As an interesting aspect, the area under the curve (AUC) for continuous sc infusion (19.2 mg/kg/h) was calculated for the time of stable plasma levels with 89 μg × min/mL. For comparison, a multiple dosing scheme of single injections every 30 min was predicted leading to a comparable hourly dose of 20 mg/kg, i.e., 10 mg/kg iv and sc, respectively (Figure 6). Taken the plasma levels at 5 min and 30 min post injection into consideration, the AUC was estimated with 92 and 7 μg × min/mL. The good correlation between the AUC of continuous sc infusion and predicted multiple iv injections could indicate that the cleared peptide from the blood stream is continuously replaced by the pump without changing the rate of clearance. The tenfold lower AUC for multiple sc injection could be explained by the delay in the translocation of the peptide from the subcutaneous “depot” via interstitial fluid to the blood stream preventing higher maximum plasma levels after injection.
Figure 6. Comparison of predicted Api137 plasma concentration curves for multiple iv (A, full line and diamonds) and sc (B, dashed line and diamonds) against measured plasma concentration after continuous sc infusion (red line and triangles). The prediction assumes multiple injections every 30 minutes corresponding to a total hourly dose of 20 mg/kg comparable to 19.2 mg/kg delivered hourly by the pump. For calculation of the area under the curve (AUC) with GraphPad Prism 5.02, data points within the period of constant plasma levels (6–20 h post implantation) were included for continuous sc infusion (AUC = 89 μg × min/mL). The AUC for 10 mg/kg q30 min iv and sc were predicted for the same period with 92 and 7 μg × min/mL, respectively.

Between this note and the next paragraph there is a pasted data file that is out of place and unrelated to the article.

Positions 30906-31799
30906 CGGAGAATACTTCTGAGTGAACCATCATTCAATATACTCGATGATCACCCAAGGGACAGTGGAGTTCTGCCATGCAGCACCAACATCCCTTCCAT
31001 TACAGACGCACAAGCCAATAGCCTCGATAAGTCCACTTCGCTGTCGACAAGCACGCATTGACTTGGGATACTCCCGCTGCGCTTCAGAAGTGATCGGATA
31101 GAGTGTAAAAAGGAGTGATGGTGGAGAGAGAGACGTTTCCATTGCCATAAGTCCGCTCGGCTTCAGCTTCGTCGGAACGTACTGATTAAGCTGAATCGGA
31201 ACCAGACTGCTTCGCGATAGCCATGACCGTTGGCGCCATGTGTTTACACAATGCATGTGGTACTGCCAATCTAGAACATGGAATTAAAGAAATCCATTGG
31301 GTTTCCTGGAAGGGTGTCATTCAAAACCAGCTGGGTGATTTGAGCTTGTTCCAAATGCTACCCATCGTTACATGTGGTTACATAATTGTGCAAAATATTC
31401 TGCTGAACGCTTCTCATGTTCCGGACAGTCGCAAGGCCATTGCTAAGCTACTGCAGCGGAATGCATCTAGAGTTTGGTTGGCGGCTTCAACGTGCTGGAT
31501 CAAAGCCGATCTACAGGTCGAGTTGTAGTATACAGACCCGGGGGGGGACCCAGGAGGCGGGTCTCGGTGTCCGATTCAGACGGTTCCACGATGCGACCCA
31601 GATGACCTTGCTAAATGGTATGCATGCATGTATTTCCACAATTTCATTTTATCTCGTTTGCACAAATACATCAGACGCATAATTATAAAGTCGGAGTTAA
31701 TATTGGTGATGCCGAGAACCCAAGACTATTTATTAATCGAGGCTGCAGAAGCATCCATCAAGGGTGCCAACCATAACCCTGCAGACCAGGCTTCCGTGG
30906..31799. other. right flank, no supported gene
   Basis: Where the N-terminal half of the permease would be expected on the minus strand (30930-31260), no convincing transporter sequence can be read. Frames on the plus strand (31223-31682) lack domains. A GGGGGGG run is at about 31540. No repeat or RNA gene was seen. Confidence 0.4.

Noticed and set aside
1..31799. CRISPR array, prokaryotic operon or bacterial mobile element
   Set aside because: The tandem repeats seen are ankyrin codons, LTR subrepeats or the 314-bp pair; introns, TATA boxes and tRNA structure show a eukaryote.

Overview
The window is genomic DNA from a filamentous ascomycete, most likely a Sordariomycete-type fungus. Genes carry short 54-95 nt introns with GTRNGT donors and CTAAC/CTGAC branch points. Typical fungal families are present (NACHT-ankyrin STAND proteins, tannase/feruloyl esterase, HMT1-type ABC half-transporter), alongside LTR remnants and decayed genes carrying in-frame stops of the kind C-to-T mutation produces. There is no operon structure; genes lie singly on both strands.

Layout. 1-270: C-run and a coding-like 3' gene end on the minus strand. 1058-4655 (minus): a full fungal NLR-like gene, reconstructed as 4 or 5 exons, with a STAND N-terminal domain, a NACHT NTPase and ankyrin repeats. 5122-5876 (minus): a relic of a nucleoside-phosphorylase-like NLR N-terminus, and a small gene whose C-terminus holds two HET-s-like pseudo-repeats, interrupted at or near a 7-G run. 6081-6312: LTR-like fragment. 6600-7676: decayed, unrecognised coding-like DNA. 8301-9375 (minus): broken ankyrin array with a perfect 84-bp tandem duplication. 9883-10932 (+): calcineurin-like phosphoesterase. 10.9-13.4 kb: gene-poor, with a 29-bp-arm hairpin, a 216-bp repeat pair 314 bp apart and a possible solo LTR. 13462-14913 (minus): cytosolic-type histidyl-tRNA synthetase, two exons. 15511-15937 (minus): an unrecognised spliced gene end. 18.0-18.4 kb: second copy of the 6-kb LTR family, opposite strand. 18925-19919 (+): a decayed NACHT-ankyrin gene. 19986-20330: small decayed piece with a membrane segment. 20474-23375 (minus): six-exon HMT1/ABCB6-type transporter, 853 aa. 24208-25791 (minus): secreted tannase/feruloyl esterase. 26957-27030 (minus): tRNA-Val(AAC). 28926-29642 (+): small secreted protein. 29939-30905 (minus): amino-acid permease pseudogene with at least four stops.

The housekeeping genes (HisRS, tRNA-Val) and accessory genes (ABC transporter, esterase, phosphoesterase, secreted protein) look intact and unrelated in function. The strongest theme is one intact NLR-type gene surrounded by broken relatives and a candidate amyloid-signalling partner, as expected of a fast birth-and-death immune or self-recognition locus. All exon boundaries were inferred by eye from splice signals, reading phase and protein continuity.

In the present study, levofloxacin as control was more efficacious, which might be related to (i) starting the treatment one instead of 3 h post infection and (ii) the PK of levofloxacin is more favorable with respect to clearance rates and as a small molecule to enter the peritoneal space, whereas Api137 appears to be partially degraded intraperitoneally (Schmidt et al., 2017). The dose for 100% protection by Api137 (0.6 mg/kg) administered ip 1 h after ip infection was surprisingly low and related to both its local effect at the infection site and a systemic effect before renal clearance. The partial degradation of Api137 after translocation in the intraperitoneal space could also explain the marginal effect of therapies using iv and sc injections and that the maximal plasma concentrations most likely do not translate into high ip concentrations. Therefore, the therapeutic effect of Api137 administered by iv or sc injection might be mostly restricted to pathogens in blood and organs allowing bacteria to constantly spread from the original intraperitoneal infection site into the body when the plasma level of Api137 drops after injection. Continuous sc infusion of Api137 overcomes this limitation as the peptide is constantly delivered to the blood and further to the peritoneum replacing the degraded portion of the compound. Thus, administration routes depend on the infection site and the in vivo efficacy of Api137 has to be further investigated by detailed PK-PD studies. Among apidaecin derivatives, Api137 showed the best in vitro stability in serum and plasma compared to other PrAMPs in a recent study showing different stability of PrAMPs in fresh blood, serum and plasma (Berthold et al., 2013; Böttger et al., 2017). In light of these recent studies, other proline-rich antimicrobial peptides with higher stability in the intraperitoneal space might be more promising to treat such intraperitoneal infections.